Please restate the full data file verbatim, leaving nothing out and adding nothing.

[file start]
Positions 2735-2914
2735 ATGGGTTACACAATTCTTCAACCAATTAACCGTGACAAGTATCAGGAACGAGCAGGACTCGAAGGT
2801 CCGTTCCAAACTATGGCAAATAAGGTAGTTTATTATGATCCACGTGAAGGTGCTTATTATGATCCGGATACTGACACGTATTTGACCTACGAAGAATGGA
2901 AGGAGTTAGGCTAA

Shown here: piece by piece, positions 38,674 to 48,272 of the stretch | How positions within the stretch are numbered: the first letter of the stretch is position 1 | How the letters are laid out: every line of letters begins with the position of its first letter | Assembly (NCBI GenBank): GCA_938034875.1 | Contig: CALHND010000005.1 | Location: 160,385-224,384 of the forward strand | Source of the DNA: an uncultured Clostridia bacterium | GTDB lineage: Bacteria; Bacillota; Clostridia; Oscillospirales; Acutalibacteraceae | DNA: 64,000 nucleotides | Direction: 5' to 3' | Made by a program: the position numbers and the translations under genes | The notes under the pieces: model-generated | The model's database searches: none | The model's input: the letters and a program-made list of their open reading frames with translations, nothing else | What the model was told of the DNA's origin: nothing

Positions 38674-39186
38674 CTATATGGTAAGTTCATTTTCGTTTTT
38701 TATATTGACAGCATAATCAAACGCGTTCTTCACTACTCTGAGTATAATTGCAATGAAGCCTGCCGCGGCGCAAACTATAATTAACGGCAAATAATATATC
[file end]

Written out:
Positions 2735-2914
2735 ATGGGTTACACAATTCTTCAACCAATTAACCGTGACAAGTATCAGGAACGAGCAGGACTCGAAGGT
2801 CCGTTCCAAACTATGGCAAATAAGGTAGTTTATTATGATCCACGTGAAGGTGCTTATTATGATCCGGATACTGACACGTATTTGACCTACGAAGAATGGA
2901 AGGAGTTAGGCTAA

Shown here: piece by piece, positions 38,674 to 48,272 of the stretch | How positions within the stretch are numbered: the first letter of the stretch is position 1 | How the letters are laid out: every line of letters begins with the position of its first letter | Assembly (NCBI GenBank): GCA_938034875.1 | Contig: CALHND010000005.1 | Location: 160,385-224,384 of the forward strand | Source of the DNA: an uncultured Clostridia bacterium | GTDB lineage: Bacteria; Bacillota; Clostridia; Oscillospirales; Acutalibacteraceae | DNA: 64,000 nucleotides | Direction: 5' to 3' | Made by a program: the position numbers and the translations under genes | The notes under the pieces: model-generated | The model's database searches: none | The model's input: the letters and a program-made list of their open reading frames with translations, nothing else | What the model was told of the DNA's origin: nothing

Positions 38674-39186
38674 CTATATGGTAAGTTCATTTTCGTTTTT
38701 TATATTGACAGCATAATCAAACGCGTTCTTCACTACTCTGAGTATAATTGCAATGAAGCCTGCCGCGGCGCAAACTATAATTAACGGCAAATAATATATC